Africa’s Best 350 (PTY) Ltd (AB350) is one of the biggest 100% black-owned bus companies in the country providing safe, reliable, affordable public transport to rural communities. The company operates a fleet of 185 65-seater buses from eight depots in the Eastern Cape and employs 500 permanent personnel.


Simlindile Hintsa, the Executive Chairman, grew up in Holy Cross, Flagstaff and attended Aliso High School. Thereafter, he joined the Transkei Defence Force in 1985, which he remained with for 12 years before joining the province’s bus industry in 1997.

Mr Hintsa spearheaded the consolidation of small bus operators (“SBOs”) into a single legal entity, achieving bulk purchasing power, centralised administration and management.

The company has become a leader in providing excellent customer service, value for money and uplifting rural communities by providing scheduled daily bus commuter services, particularly for the elderly, casual workers, job seekers and rural community members.

It is the only wholly black-owned company of its kind that has completely changed the lives of the SBOs in the Eastern Cape. It is the company’s hope to expand the business model into other provinces and, similarly, to empower other provinces SBOs.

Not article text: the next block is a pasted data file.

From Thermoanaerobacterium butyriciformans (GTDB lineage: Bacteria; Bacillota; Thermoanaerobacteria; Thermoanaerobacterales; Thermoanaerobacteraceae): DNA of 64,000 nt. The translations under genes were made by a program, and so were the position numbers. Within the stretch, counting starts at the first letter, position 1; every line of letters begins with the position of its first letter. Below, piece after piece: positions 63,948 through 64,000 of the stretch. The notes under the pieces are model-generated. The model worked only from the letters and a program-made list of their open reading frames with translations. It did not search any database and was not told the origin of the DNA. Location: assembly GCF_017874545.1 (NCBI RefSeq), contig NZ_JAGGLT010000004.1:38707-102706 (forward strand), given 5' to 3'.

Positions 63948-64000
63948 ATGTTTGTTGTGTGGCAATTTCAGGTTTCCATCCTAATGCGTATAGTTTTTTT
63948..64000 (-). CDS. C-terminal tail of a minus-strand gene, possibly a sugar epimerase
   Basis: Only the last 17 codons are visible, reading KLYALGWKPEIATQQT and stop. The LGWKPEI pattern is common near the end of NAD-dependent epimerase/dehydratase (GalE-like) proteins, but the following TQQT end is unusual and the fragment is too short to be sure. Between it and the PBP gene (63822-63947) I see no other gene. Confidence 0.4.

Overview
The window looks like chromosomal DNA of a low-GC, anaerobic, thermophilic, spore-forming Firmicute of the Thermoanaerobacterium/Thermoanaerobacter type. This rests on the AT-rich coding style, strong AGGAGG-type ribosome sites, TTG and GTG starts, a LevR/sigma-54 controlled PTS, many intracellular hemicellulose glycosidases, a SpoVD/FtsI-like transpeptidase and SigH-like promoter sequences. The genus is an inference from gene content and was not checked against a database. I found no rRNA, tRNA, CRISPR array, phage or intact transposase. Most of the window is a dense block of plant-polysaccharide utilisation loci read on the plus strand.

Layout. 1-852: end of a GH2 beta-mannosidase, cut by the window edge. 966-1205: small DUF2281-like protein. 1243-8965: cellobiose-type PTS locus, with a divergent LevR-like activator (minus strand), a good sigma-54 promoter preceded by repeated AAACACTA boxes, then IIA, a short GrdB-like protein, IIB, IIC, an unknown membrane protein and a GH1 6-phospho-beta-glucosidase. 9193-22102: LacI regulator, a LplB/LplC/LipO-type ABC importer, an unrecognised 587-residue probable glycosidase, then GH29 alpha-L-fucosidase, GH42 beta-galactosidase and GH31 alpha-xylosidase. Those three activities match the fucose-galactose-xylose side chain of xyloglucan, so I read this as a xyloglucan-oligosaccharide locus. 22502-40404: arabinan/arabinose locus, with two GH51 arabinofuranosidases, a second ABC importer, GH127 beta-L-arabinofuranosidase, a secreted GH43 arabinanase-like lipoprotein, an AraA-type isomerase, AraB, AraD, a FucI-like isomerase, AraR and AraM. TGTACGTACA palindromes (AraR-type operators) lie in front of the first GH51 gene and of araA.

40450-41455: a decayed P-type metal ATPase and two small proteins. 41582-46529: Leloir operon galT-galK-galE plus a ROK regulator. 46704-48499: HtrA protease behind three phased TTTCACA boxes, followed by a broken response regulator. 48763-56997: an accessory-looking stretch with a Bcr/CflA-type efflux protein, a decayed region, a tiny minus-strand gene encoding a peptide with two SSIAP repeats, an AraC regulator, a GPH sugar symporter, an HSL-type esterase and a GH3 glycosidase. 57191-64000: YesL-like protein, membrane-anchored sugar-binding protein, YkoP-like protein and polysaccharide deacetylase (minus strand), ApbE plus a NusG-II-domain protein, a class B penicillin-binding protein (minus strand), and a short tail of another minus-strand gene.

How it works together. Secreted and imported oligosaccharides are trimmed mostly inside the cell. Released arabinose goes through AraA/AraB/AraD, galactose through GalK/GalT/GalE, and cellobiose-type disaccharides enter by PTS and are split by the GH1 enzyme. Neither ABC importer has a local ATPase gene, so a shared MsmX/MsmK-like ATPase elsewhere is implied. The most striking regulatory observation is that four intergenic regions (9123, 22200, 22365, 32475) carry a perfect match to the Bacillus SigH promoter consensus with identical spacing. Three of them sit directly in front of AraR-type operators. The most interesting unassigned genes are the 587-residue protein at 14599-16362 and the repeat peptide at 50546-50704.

In the beginning

From 1999, the Eastern Cape Department of Transport (EC DoT) entered into a Negotiated Contract with individual small bus operators. In 2001, Mr Hintsa, the Eastern Cape Transport Network (ECTN) Secretary, participated in an initiative to form a single legal entity for SBOs. Various initiatives to consolidate the SBOs were attempted without success. Mr Simlindile Hintsa was elected as the new Chairman.

The EC DoT proposed and encouraged the individual bus operators to form a single legal entity across the province. Simultaneously, the National Department of Transport invited all SBOs across the country to brief them about the new Transport Legislative Framework (DTI Document). Mr Hintsa was elected to represent the Eastern Cape Bus operators in the National Transport Forum.